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Monday, June 24, 2024

Container Ship That Collided with Baltimore Bridge Returns to Port

Nearly eight weeks after colliding with the Francis Scott Key Bridge, the container ship Dali is afloat again. Initially scheduled to start moving at 5:30 a.m., the operation began over an hour later, with the ship surrounded by tugboats as it embarked on a two-and-a-half-mile journey back to Baltimore.

The Dali’s relocation is a crucial step towards fully reopening the main channel to the port, which had been blocked since March 26. On that day, the Dali lost power and hit the bridge, causing it to collapse. The incident resulted in the deaths of six workers repairing the bridge roadway and filled the waterway with around 50,000 tons of metal and debris, severely disrupting one of the nation’s key shipping hubs.

The salvage and recovery operation has been extensive, involving over a thousand workers and numerous barges, cranes, helicopters, and Coast Guard cutters. Access to and from the port has been restored gradually: a temporary channel with an 11-foot depth opened on April 1, followed by other channels with depths of 14, 20, and 45 feet in the subsequent days and weeks.

While hundreds of ships have navigated these alternate routes, normal port traffic requires the reopening of the permanent channel, which is 50 feet deep and 700 feet wide. Authorities aim to have this channel open by the end of May.

Moving the 947-foot-long Dali is a complex and risky task, given that the ship was pinned in place by thousands of tons of twisted steel. Crews removed 182 of the 4,700 containers on the ship, some of which were entangled with the wreckage of the bridge. Last Monday, small explosive charges were detonated around a massive section of the bridge lying across the Dali’s bow, sending the section into the water beneath a plume of black smoke.

Over the following week, sonar specialists and dive teams inspected the area around the ship for submerged and unstable wreckage, with cranes removing debris that could pose a risk. Final preparations to move the ship began Sunday afternoon, involving the release of mooring lines, lifting of anchors, and removal of some of the hundreds of thousands of gallons of water that had been pumped into the ship as ballast for stability.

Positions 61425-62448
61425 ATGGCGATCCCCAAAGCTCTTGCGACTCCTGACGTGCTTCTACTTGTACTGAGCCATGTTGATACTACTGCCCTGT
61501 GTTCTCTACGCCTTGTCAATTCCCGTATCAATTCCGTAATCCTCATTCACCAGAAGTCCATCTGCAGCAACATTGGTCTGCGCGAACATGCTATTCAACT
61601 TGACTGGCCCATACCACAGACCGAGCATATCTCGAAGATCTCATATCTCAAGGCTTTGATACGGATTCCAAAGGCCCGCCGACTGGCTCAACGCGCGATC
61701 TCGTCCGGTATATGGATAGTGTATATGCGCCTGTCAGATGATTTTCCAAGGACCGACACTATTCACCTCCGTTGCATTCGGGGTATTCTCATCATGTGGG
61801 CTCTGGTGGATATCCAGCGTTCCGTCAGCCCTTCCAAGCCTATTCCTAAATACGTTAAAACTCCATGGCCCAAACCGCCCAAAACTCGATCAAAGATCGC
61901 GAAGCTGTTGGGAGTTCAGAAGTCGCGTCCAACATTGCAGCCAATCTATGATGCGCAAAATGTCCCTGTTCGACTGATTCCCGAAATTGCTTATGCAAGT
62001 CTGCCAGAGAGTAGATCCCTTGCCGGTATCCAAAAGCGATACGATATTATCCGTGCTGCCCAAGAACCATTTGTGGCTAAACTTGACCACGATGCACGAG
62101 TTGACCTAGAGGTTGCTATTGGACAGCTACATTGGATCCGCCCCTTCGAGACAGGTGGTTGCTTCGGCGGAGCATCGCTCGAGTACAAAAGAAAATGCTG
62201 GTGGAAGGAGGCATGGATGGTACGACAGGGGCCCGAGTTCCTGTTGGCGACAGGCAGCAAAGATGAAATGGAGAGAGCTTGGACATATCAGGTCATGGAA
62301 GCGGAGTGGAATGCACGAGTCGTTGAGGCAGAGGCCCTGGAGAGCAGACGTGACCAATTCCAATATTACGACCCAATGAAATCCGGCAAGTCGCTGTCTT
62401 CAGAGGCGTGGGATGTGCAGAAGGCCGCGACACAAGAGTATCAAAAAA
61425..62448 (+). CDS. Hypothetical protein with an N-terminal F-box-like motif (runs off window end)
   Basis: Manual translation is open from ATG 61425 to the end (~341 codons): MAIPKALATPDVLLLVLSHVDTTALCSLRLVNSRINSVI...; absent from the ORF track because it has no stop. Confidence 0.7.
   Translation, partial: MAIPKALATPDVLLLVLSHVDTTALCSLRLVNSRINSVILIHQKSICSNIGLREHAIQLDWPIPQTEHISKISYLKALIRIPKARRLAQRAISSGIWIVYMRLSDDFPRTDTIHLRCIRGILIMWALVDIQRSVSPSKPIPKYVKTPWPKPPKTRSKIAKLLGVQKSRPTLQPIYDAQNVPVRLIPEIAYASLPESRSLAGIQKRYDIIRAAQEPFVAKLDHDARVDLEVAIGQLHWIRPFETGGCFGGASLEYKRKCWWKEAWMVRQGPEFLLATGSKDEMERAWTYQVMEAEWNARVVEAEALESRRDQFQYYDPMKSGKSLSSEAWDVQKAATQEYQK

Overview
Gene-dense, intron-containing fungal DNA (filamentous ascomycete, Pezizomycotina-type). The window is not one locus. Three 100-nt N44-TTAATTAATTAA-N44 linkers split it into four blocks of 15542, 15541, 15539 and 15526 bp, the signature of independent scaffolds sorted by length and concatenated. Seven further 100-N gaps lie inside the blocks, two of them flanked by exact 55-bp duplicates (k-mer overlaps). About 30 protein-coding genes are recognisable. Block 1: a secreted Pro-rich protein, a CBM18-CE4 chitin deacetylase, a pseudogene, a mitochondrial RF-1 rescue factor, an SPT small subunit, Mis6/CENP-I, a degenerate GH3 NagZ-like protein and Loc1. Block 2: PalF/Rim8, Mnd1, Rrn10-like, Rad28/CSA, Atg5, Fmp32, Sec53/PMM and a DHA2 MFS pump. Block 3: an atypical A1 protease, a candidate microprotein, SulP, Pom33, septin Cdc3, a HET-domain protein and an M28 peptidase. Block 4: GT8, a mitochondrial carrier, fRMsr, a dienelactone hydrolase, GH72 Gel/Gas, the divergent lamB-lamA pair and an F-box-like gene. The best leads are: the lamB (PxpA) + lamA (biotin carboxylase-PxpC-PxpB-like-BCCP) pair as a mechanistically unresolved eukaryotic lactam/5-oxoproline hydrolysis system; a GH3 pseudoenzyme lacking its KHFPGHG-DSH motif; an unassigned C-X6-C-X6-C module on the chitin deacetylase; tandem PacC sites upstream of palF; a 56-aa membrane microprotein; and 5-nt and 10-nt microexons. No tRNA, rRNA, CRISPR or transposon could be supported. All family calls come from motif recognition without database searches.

Once the Dali reaches the dock, it will undergo repairs and further inspections as federal investigators continue to determine the cause of the accident and potential liability. A preliminary report by the National Transportation Safety Board (NTSB) last week found that the Dali had experienced at least two electrical failures hours before leaving port. These outages likely contributed to the accident, which occurred when the vessel’s electrical circuit breakers tripped, causing a loss of propulsion and steering capacity, according to the NTSB report.

The crew will remain onboard the ship after it docks. The containers still on the Dali will be offloaded at the port, and Maersk, the shipping company that chartered the ship, will arrange to have the cargo delivered to its customers through alternative means.

The incident underscores the significant challenges faced in maritime operations and the complexities involved in salvage efforts following such large-scale accidents. The successful movement of the Dali marks a pivotal moment in the recovery process, bringing the Port of Baltimore closer to restoring its full operational capacity.

The full reopening of the main channel is essential not only for local commerce but also for the broader national economy, as the Port of Baltimore is a critical hub for the movement of goods. The efforts to clear the channel and move the Dali demonstrate the coordination and resilience of the involved teams, paving the way for a return to normalcy in one of the nation’s busiest ports.

Jonathan James
Jonathan James
I serve as a Senior Executive Journalist of The National Era
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